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When the asymmetrical spinnaker was first introduced decades ago, it quickly became apparent that boats with different “poles” sailing together had to play the game a bit differently. Because boats with traditional symmetrical spinnakers can run deeply downwind, and sprit boats need to sail higher reaching angles downwind, their proper courses are different. This meant that when the converged on downwind legs on the same gybe, each boat needs to anticipate how best to deal with the crossing most effectively. One has to remember, that in luffing matches, boats with asymmetrical spinnakers can sail high; therefore, they have the advantage.
What the rules say when Symmetrical and Asymmetrical Spinnaker Boats Converge in Luffing Matches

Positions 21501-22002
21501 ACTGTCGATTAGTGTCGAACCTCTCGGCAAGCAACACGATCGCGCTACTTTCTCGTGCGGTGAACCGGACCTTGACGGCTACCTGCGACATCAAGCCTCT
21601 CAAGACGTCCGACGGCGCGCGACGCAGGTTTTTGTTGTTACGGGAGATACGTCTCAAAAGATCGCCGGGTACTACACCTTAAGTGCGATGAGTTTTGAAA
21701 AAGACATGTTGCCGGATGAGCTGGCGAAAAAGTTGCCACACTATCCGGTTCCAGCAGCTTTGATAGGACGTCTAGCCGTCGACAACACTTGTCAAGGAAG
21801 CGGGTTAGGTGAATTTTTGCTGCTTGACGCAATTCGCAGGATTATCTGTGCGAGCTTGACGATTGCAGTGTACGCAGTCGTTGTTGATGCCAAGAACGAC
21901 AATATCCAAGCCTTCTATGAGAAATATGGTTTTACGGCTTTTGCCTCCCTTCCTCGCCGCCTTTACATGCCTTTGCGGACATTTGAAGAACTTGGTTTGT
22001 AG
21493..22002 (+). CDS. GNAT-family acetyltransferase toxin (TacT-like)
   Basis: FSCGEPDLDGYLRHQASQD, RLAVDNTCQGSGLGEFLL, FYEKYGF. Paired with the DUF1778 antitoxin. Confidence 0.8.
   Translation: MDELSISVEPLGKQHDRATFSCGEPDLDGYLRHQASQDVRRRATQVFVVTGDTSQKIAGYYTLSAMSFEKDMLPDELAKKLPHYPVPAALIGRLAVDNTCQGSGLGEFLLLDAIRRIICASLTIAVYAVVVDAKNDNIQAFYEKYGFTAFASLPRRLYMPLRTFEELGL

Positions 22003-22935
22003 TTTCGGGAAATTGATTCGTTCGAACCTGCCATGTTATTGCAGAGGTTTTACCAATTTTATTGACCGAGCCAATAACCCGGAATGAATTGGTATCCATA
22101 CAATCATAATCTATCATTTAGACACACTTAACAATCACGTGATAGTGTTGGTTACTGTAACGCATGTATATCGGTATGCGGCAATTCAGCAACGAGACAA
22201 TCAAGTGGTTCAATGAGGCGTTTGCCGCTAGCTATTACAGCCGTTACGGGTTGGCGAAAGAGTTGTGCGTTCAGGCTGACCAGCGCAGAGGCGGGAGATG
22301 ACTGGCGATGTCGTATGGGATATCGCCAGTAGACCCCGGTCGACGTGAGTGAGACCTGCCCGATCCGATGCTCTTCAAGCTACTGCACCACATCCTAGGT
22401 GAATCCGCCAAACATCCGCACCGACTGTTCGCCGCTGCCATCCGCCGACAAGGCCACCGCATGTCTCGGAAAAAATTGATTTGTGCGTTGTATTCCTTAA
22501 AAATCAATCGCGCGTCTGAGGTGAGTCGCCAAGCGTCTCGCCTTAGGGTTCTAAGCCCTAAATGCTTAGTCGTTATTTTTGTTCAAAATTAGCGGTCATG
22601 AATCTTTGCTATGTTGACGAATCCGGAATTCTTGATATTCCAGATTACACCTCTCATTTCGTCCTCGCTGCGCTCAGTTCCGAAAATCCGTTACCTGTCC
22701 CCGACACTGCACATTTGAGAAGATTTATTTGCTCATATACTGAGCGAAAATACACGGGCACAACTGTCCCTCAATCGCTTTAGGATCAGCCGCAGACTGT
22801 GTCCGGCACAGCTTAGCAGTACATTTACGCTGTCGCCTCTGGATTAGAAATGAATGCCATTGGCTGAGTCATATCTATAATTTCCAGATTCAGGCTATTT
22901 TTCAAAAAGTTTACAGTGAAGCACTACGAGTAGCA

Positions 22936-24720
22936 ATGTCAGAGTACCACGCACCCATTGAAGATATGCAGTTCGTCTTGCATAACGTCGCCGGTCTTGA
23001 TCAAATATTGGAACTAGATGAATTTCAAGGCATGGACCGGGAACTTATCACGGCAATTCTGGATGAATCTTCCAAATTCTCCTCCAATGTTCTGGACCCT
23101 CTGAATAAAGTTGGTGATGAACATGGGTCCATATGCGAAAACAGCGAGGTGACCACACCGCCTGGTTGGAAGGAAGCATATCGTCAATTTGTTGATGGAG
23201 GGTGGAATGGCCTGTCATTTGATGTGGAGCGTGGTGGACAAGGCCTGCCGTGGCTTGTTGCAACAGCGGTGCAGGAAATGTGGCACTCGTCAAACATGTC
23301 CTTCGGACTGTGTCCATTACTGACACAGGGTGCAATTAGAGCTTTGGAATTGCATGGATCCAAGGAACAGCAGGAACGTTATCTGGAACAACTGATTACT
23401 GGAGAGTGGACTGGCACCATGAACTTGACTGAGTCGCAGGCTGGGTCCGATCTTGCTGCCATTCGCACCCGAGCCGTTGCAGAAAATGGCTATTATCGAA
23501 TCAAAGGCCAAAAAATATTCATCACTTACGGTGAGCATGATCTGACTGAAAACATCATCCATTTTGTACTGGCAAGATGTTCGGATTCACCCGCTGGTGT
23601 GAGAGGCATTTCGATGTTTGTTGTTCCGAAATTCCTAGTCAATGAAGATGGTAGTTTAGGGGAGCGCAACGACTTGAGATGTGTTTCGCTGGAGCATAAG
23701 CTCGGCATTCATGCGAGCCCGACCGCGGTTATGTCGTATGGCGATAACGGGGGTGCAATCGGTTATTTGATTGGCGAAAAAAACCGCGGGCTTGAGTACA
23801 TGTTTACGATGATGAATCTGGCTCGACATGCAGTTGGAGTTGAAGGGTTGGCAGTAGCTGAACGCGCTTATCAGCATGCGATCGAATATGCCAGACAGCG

RRS rule 11 says that the windward boat shall keep clear of a leeward (ROW) boat and the leeward boat can sail her proper course defined as the course to get to the next mark most efficiently. If the a boat with an asymmetrical spinnaker is to leeward of a boat with a symmetrical spinnaker, the skipper of the symmetrical boat has to put on his thinking cap sooner than later.
In the photo above, a symmetrical spinnaker boat is trying to pass to windward of an asym boat. Hummm? Sound like a good idea to you? Not really. The leeward boat’s proper course will take the windward boat above her proper course.
The alternative would have been for the sym boat to have gybed and passed behind the asym. Going behind allows the symmetrical boat to sail her proper course with clear air and without any drama. Instead, there’s a fire drill going on aboard both boats as the windward boat gets pushed above her desired course.
The wiser tactic
To have avoided this would have required the tactician on the sym boat to have anticipated the situation and had the crew ready for a clean maneuver to avoid the asym before converging rather than having to pull the fire alarm. Here the windward boat has to call out Plan B…stalling the spinnaker, slowing down their boat, and passing safely astern of the sym.